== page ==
In fact, every bustling commissary from Market Street’s historic cluster of working-class food stalls to the glossier collaborations at Carmel’s Sun King Spirits and Fishers Test Kitchen (along with, one could argue, every fabulous shopping mall food court in between) shares some DNA with The Garage’s ensemble cast of culinary hawkers. Indy’s recent obsession with this type of hunter-gatherer mode of casual dining follows on the heels of larger-market successes like Chicago’s Revival Food Hall, Corporation Food Hall in Los Angeles, and The Deco Food + Drink in Manhattan’s Garment District.

The Garage’s historic industrial shell is a selling point. Its exterior is still engraved with the original GARAGE imprint in a crisp retro font, and the interior is all exposed ceiling beams and buffed concrete floors with some vestiges of crusty machinery on display like steampunk art, including a massive Monarch “Flame Hardened” lathe that still bears its “DANGER 480 VOLTS” sticker. You feast on the vintage patina as much as you do the Korean barbecue tacos at La Chinita Poblana and the heaping waffle cones from Lick Ice Cream that might as well be Instagram bait.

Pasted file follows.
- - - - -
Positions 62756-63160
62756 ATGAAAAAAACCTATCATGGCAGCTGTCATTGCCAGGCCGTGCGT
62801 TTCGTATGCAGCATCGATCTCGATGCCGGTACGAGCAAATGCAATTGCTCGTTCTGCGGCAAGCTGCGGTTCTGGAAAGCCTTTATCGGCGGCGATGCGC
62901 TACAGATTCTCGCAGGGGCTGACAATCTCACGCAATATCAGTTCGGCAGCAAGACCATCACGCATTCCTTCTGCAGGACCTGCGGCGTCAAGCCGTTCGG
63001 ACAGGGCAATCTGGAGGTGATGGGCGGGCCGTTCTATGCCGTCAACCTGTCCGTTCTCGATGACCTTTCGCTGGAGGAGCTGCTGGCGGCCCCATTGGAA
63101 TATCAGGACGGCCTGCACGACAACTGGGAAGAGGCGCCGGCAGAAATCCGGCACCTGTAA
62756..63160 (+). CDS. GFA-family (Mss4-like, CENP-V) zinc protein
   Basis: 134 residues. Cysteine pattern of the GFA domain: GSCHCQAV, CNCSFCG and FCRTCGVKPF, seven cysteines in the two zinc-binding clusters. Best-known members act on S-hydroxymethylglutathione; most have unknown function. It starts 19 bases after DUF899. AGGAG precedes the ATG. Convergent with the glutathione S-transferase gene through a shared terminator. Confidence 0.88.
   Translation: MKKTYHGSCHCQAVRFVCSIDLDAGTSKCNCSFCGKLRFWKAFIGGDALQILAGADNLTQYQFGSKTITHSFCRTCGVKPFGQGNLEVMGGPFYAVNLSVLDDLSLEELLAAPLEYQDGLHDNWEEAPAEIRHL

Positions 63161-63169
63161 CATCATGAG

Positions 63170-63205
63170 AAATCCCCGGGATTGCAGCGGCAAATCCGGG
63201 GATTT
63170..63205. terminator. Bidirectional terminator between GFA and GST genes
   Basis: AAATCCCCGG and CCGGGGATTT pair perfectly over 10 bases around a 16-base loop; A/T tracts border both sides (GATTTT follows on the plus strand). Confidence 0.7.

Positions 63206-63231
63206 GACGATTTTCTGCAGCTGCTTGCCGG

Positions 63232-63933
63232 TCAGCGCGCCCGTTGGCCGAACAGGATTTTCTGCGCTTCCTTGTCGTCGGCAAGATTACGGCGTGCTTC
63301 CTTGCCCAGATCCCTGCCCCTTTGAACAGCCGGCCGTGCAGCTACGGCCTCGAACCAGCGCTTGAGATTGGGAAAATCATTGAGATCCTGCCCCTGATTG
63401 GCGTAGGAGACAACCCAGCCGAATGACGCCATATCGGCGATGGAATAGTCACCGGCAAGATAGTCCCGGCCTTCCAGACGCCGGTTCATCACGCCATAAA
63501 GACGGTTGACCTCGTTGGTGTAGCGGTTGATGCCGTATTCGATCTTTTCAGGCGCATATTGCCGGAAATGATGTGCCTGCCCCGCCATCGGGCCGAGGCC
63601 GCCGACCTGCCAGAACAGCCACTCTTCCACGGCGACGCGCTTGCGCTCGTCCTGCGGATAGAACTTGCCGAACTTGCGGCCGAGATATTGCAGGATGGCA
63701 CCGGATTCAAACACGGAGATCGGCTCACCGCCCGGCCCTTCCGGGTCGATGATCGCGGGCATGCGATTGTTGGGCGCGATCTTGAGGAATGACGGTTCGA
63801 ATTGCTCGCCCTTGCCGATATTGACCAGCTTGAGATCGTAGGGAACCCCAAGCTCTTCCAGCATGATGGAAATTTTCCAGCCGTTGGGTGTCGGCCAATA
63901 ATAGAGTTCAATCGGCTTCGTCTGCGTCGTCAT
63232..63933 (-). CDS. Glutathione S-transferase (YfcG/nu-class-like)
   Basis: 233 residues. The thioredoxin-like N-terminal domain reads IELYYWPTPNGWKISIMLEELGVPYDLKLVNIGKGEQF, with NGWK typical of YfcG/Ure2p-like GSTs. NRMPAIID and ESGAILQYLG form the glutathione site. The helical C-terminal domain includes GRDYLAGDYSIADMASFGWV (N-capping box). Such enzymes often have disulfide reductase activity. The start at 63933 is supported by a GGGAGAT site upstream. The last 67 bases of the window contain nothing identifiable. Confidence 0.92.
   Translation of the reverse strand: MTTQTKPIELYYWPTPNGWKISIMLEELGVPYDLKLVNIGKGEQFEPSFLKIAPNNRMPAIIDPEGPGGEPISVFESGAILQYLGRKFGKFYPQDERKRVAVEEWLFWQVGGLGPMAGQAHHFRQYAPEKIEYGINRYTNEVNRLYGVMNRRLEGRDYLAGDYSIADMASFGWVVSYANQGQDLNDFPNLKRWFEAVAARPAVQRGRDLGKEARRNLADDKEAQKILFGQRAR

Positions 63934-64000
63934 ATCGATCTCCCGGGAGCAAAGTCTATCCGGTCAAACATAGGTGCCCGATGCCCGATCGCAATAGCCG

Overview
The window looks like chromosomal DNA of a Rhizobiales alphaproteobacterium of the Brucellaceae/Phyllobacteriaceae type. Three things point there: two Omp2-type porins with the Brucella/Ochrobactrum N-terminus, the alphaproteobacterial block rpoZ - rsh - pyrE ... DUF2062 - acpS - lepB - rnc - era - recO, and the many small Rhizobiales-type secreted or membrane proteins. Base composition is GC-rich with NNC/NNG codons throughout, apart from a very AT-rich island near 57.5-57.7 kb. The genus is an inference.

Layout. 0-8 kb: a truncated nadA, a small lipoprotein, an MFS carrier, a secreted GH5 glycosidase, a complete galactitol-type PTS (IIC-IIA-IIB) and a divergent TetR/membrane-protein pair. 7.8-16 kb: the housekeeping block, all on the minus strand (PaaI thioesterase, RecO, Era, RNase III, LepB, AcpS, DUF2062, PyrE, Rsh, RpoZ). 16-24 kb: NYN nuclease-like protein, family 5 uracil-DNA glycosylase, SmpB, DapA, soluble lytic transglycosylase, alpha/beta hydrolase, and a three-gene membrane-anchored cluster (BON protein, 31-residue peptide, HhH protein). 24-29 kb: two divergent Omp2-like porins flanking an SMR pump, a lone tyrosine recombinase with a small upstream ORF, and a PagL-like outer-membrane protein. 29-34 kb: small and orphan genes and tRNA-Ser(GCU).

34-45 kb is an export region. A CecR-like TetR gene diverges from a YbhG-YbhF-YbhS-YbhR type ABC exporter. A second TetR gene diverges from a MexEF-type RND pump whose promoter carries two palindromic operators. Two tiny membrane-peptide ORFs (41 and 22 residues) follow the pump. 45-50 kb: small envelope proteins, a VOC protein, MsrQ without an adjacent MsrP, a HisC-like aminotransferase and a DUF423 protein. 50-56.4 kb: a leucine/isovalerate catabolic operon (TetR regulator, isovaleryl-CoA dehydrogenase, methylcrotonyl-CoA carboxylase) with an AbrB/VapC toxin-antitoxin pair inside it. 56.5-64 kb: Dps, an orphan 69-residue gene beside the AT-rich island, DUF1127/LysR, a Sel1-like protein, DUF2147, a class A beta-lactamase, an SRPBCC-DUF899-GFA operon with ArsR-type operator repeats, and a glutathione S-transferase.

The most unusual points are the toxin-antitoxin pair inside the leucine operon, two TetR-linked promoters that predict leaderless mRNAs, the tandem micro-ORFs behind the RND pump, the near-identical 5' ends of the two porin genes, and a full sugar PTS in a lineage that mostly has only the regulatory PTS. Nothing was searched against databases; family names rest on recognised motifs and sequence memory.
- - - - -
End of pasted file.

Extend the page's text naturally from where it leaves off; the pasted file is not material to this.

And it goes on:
Somewhere between your first Sipes’ Old-Fashioned and your second Peanut Butter Busted Knuckle porter from Hard Truth Distilling’s full cocktail bar stationed right in the middle of the room, you might get a little carried away. You might even forget that we are in the middle of an unprecedented world-health crisis. And that’s why I can’t, in good conscience, recommend visiting The Garage during peak hours, as I did on that busy Friday night when I first checked it out. There were too many bodies to weave around in an enclosed space that was not designed to accommodate long lines of people standing at safe, six-foot distances. Too many below-the-nose masks. Too many moments when I felt uncomfortably comfortable. 

Meaty stuffed arepas from Azucar Moreno.

My second experience, in the middle of a lazy weekday, felt more in-step with the realities of 2021—a little less like a Willy Wonka chocolate factory tour. Just a handful of us early birds had the place to ourselves, so we claimed a wiped-down table and assembled a progressive lunch, beginning with a nostalgic visit to the Clancy’s Hamburgers stand for a classic textbook coney dog topped with beef chili, cheddar-jack cheese, and diced onions, and the double-pattied Clancy’s Topper. This is one of two remaining locations of the Noblesville chain that once boasted more than 30 regional burger joints, including one coveted stopover on the drive home from my childhood vacation Bible school. We shopped around and added a beef pastel (like a big, savory hand pie) and a basket of puffy Brazilian cheese bread from Gaucho’s Fire, and then we finished with generous scoops of coffee chip and gingersnap lemon curd ice cream from Lick. 

We nursed our cones as we took a slow lap around the Bottleworks spread, marveling at the architecture and the pedestrian-friendly layout with strings of twinkle lights draped over the tidy brick walkways. If you look closely on a quiet pandemic day, you can see the ghosts of its past life—but also a shining glimpse of its future